“The means which nature employs to bring about the development of innate capacities is that of antagonism within society, in so far as this antagonism becomes in the long run the cause of a law-governed social order. By antagonism, I mean in this context the unsocial sociability of men, that is, their tendency to come together in society, coupled, however, with a continual resistance which constantly threatens to break this society up.”

Immanuel Kant, Political Writings, p. 44.3

Chaos that overstretches itself into society thus paradoxically strengthens it. There is of course the possibility that this reinforces the collective over the individual to the detriment of society, with COVID-19 already showing examples of this in some countries. Some would be tempted to argue this puts isolationism in the forefront of society’s interests that conservatism is often assumed to postulate all the time. Believing this is what all conservatives preach would be naïve however, especially when conservatism has different meanings when according it to a certain time and place.

A silver lining however is that maybe this emphasis on nationhood will increase some form of stoicism and an appreciation of brotherhood and kinship between individuals. In times of disaster like World War II, the need for unity against a common enemy was needed more than ever. Even after the threat of Nazism was extinguished, comradeship between individuals and nations alike and their welfare for one another was still maintained; whether one sees it through the establishment of the NHS or a multinational union such as the EU. Regardless of whether one sees more virtue in one idea against an other, times of crisis, like necessity, can be the mother of invention.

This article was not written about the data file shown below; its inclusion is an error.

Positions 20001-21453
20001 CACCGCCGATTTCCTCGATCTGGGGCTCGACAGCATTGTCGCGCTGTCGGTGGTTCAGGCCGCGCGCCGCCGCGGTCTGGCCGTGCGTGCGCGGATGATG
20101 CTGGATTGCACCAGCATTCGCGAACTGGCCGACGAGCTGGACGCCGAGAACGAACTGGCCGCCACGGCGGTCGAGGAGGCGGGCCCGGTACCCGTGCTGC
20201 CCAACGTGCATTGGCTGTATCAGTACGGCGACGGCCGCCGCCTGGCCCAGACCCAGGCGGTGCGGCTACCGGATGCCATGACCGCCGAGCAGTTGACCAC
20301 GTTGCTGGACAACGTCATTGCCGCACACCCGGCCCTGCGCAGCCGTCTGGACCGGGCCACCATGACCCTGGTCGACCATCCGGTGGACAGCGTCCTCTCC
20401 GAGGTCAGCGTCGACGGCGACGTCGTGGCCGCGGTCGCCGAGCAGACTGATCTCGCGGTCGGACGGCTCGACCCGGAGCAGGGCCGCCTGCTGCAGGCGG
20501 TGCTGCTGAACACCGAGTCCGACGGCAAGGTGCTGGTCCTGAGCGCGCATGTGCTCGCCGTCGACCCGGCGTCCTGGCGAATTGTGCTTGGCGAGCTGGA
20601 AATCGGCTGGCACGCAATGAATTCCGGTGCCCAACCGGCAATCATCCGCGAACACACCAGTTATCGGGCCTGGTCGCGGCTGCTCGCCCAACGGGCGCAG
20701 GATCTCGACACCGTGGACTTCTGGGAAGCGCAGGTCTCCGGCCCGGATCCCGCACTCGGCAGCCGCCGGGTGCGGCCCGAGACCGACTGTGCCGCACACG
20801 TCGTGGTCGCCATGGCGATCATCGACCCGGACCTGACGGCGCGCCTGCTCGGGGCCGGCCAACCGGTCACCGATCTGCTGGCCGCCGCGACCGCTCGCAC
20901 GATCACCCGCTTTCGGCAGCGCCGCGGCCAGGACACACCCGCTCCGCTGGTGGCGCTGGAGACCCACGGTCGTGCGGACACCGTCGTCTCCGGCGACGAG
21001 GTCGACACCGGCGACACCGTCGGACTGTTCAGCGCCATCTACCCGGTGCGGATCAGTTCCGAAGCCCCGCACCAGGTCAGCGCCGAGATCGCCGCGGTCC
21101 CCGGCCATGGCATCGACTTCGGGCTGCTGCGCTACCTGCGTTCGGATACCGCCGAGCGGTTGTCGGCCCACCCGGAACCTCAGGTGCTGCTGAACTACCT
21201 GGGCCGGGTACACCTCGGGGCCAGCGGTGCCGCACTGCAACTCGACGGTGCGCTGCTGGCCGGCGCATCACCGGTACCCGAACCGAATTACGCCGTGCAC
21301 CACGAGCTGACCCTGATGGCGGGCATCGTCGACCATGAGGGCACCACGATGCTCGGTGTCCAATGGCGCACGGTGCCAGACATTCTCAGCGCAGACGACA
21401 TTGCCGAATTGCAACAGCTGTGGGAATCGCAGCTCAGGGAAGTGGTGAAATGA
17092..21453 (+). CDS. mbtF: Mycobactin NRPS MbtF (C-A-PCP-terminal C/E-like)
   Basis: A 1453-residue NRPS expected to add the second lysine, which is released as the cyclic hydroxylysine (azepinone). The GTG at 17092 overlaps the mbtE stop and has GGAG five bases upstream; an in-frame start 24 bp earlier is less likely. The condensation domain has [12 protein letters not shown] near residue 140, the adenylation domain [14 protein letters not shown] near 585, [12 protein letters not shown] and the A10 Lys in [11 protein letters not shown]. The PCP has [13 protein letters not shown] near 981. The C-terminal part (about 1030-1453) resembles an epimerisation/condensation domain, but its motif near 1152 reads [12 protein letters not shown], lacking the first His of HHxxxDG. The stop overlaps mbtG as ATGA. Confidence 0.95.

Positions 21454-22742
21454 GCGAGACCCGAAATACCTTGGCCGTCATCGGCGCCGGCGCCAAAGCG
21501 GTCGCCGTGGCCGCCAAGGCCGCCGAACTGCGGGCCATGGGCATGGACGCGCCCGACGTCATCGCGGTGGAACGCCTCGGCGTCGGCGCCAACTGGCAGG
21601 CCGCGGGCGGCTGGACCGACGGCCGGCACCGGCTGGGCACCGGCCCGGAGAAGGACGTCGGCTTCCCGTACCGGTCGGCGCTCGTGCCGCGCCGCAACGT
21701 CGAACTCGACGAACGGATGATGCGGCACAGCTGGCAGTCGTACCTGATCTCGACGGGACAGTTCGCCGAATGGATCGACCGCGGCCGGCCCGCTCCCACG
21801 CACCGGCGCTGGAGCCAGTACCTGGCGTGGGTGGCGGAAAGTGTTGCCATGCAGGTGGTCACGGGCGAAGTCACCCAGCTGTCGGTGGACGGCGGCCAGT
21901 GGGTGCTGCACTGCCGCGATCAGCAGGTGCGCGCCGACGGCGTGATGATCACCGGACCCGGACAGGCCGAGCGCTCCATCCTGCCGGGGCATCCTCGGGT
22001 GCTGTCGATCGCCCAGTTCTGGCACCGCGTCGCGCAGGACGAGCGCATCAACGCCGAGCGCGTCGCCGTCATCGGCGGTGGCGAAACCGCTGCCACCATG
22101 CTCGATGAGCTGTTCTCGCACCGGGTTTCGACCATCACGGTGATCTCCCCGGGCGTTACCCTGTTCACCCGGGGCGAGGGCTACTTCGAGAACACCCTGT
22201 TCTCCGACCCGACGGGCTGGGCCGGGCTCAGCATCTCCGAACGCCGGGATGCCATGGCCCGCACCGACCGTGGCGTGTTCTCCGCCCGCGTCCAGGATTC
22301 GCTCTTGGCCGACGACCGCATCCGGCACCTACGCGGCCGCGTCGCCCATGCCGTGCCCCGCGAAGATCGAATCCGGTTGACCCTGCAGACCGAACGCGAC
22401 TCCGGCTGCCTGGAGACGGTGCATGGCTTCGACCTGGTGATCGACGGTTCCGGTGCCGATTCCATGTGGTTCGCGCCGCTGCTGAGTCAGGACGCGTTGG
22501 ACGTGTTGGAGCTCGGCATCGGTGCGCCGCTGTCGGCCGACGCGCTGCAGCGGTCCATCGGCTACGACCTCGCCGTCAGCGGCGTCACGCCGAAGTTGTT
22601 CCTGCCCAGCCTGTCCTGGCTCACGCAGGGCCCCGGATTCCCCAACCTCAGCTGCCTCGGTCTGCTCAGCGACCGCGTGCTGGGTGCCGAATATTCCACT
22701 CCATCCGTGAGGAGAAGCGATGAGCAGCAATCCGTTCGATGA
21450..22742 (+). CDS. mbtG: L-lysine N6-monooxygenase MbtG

It can be hoped that the coronavirus’s impact on our lives will do the same and allow us to appreciate more the values we have for each other’s lives and, in the long run, have a better ethic towards whatever challenges we may face in the future. Perhaps then can we savour the joys of life more easily like Captain Anson in Ice Cold in Alex had once he reaches that ice cold lager he savoured himself for. After all, despite learning that one of his fellow travellers through the desert was a German spy, Anson saves the spy from being executed once he develops a mutual respect for him. COVID-19 should ingrain within us the same principles that caused Anson’s action – respect and compassion.

Alex Johnson is a Co-editor of The Jackdaw

Footnotes

  1. Worldometer (2020) COVID-19 Coronavirus epidemic. Worldometer. Available: https://www.worldometers.info/coronavirus/ [Accessed: 23 May 2020].
  2. NHS (2020) NHS volunteer responders: 250,000 target smashed with three quarters of a million committing to volunteer. NHS. Available: https://www.england.nhs.uk/2020/03/250000-nhs-volunteers/ [Accessed: 25 May 2020].
  3. Kant, Immanuel, ed. (1991) Kant: Political Writings. Cambridge: Cambridge University Press.